New predictions by Savills suggest property values will rise by an average of 17 per cent across the UK by the end of 2020, with a rise of 14.2 per cent in Yorkshire and the Humber.
The strongest increases are predicted for the south east and south west, at almost 22 per cent and 20 per cent respectively, but the rise for Yorkshire almost matches that of London, at 15.3 per cent, and out-performs neighbouring regions the north east (12 per cent) and north west (13.7 per cent).
The estimate suggests the average house price in Yorkshire will rise more than £20,000 to £166,359 in 2020 - compared to £145,673 today, based on figures from the Nationwide Building Society. The average price of a house in the UK as a whole will be £229,007 in five years.
Lucian Cook, director of residential research at Savills, said: “Over the next five years, the economic recovery should spread geographically.
“This is likely to result in much less London-centric price growth than we have become accustomed to.”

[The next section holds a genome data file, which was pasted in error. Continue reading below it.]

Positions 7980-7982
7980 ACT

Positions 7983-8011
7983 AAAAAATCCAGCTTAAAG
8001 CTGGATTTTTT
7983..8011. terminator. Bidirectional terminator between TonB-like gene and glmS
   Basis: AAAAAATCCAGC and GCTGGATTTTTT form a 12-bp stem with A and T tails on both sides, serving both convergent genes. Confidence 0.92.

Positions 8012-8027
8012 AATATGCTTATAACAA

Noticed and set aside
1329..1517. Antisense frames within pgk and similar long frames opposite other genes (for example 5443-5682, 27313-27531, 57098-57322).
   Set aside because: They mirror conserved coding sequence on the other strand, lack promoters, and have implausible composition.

The pace of house price growth will depend on how quickly interest rates increase over the coming five years.
The slower interest rates rise, the more capacity there is for house prices to go up, as the cost of mortgage borrowing remains relatively affordable.
Mr Cook said that as “appealing as that may sound to existing home owners”, there are risks that if house prices grow too strongly while interest rates stay low, home owners will face an even tighter squeeze on their finances when rates return to “normal” levels and the cost of their mortgage increases.
Annual house sales across the country are expected to reach 1.3 million in 2020, compared with just over 1.2 million this year.
This will be well short of the “pre-crunch norm” of around 1.7 million house sales taking place a year, as house hunters struggle to come up with a large enough deposit to buy a home, the report said.
Meanwhile, research from Halifax shows house prices rose by 9.7 per cent year-on-year in October to reach a record high of £205,240.
The growth accelerated from 8.6 per cent in September and marks the biggest annual increase in UK property values since August last year.